The internet has changed and revolutionized our lives and the world we live in. The ability to share information, communicate and build relationships with anyone in the world is just a mouse click or swipe away.
These technological advancements also have a downside, which is providing new routes for thieves and scammers to work their way into our lives and hearts through online romance scams.
My day-to-day work requires me to spend most of my time online posting, tweeting and pushing out information to those in the Fort Bragg community. Unfortunately, that also means I see the downside of our hyper-connected society.
At least twice a week, each and every week, the Fort Bragg Facebook page receives a message that starts with, “Can you tell me if this is a real Soldier or not?” This simple question is usually the first red flag for me. Typically, this is being asked because money has already changed hands and the love interest in now asking for more.
In most cases, the “Soldier” in question normally claims to be deployed to a distant and, often times, volatile part of the world like Nigeria and Syria.
Imposters normally begin with small items, such as gift cards or phone cards, internet fees and even money for food. One victim explained, “… the previous money was paid through iTunes cards, which he said would be exchanged there for stuff that he needed.”
Once a victim is hooked, the prices begin to skyrocket.
As the scenario unfolds, the love interest will have an opportunity to come home on leave, but has to pay their own way. This is where the victim comes into play. The scammer promises to pay them back when they get home.
However, once that money is received, another emergency will come up requiring more money. The cycle continues until the victim runs out of money or realizes they are being scammed.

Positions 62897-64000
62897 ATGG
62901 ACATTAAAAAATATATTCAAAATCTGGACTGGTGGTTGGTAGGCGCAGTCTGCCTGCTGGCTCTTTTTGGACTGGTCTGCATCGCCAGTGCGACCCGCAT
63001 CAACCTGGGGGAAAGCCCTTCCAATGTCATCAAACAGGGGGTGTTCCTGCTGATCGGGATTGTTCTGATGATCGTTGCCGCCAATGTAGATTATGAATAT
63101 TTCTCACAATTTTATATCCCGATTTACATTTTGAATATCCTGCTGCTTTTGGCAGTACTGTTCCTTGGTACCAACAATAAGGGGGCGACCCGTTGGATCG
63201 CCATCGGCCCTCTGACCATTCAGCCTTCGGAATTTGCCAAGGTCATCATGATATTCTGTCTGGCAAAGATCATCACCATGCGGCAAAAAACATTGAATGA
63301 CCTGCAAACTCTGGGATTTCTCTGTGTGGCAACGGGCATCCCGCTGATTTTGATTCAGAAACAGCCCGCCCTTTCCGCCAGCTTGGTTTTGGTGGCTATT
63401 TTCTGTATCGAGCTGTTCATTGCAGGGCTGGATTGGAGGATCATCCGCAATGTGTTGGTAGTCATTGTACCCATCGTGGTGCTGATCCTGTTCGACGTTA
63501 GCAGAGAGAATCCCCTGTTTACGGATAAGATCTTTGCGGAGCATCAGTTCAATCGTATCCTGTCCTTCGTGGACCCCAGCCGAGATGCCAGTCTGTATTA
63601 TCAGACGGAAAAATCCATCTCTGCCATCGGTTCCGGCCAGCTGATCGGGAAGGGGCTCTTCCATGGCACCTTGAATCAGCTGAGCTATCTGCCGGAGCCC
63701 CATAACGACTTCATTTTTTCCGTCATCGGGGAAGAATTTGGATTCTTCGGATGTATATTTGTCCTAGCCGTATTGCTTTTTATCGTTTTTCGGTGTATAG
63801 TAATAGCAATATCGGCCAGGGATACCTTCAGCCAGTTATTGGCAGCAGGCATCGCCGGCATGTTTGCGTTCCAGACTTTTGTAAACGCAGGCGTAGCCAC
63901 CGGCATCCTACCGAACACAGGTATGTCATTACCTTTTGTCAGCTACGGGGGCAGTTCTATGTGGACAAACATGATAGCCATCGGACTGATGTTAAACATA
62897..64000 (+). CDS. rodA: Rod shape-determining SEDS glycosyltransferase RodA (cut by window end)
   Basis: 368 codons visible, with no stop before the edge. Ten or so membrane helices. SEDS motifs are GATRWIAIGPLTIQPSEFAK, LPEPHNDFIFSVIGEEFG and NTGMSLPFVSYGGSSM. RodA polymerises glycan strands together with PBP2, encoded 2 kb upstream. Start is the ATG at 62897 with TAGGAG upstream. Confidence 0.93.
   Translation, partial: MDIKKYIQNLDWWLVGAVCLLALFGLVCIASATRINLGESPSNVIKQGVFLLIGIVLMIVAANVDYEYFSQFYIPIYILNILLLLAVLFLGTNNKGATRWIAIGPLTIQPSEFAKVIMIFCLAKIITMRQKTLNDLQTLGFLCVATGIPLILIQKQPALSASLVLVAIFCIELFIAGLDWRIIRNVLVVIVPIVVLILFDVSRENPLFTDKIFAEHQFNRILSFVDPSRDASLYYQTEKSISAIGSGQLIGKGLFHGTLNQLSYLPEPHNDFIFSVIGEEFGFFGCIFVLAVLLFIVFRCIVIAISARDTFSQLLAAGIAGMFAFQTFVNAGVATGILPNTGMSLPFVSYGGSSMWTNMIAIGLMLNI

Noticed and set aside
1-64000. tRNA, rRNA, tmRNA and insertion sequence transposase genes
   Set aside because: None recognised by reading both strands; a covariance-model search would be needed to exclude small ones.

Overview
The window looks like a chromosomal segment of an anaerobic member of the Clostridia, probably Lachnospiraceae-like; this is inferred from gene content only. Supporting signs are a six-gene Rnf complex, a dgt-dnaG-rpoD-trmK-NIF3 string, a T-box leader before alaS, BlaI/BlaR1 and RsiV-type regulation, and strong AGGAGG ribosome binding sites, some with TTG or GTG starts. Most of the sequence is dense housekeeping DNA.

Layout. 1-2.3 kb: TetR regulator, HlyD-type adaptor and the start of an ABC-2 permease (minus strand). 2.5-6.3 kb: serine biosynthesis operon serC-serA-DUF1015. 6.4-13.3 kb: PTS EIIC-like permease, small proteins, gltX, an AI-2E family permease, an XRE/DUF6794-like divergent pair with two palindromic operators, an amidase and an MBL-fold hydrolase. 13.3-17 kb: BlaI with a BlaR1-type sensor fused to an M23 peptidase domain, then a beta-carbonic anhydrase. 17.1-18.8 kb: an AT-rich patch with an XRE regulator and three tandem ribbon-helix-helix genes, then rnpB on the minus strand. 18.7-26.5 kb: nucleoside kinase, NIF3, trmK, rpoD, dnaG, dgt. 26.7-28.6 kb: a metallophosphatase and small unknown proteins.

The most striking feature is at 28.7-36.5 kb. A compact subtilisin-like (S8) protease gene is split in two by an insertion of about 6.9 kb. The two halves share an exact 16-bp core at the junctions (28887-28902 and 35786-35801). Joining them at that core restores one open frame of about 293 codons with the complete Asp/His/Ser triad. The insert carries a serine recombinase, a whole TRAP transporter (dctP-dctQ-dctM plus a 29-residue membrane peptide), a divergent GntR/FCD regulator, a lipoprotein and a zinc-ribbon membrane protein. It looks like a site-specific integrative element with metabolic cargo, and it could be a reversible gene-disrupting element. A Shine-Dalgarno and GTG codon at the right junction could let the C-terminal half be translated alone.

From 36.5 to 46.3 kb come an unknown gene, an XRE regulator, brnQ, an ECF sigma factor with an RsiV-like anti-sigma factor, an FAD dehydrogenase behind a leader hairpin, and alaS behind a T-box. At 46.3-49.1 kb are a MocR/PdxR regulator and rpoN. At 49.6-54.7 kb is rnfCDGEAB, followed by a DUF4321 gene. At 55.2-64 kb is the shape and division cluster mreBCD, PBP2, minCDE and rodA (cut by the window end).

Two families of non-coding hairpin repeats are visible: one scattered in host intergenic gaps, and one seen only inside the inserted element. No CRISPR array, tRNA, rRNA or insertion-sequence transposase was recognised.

Scammers will go to great lengths to pull off their scams. I have seen websites which appear to allow the victims to conveniently request leave time for their “Soldier.” The website will even allow the victim to pay the cost associated with using that leave time.
These websites look real to the unsuspecting user, complete with links to other pages, photos and are covered with the U.S. Army logo. Without a military background, the victim is easily fooled. They may never realize that one of the photos is actually of Marines or feature actual Soldiers in outdated uniforms.
I have also seen email addresses in which the victim is supposed to request leave time for their love interest. The victim will receive an official-looking and sounding reply with an explanation on how pay for the requested time off.
Unfortunately, these scams have a global reach impacting people from around the world. I have received messages from people in the Philippines and the United Kingdom, who thought they were helping an American Soldier in a combat zone. Unbeknownst to them, their good intentions and search for love were being taken advantage of by an individual looking for a payday.
According the Criminal Investigation Command’s website on romance scams, these are some of the red flags to look for:
Soldiers and their loved ones are not charged money so that the Soldier can go on leave
No one is required to request leave on behalf of a Soldier
A general officer will not correspond with you on behalf of a Soldier planning to take leave
A general officer will not be a member of an internet dating site
Soldiers are not charged money or taxes to secure communications or leave
Soldiers do not need permission to get married
Soldiers do not have to pay for early retirement
Soldiers have medical insurance for themselves and their immediate Family members (spouse and/or children), which pays for their medical costs when treated at health care facilities worldwide — Family and friends do not need to pay their medical expenses
Military aircraft are not used to transport privately owned vehicles
Army financial offices are not used to help Soldiers buy or sell items of any kind
Soldiers deployed to combat zones do not need to solicit money from the public to feed or house their troops.
Deployed Soldiers do not find large sums of money and do not need your help to get that money out of the country
We all strive to find love and happiness in our lives. Online dating has made it easier for people to find their special someone, however, it has also made it easier for con artists as well.
Trust your intuition; if your gut is telling you that something isn’t right or you’re being lied to, you probably are.
More information about online romance scams can be found at www.cid.army.mil/romancescam.html and www.army.mil/socialmedia/scams/.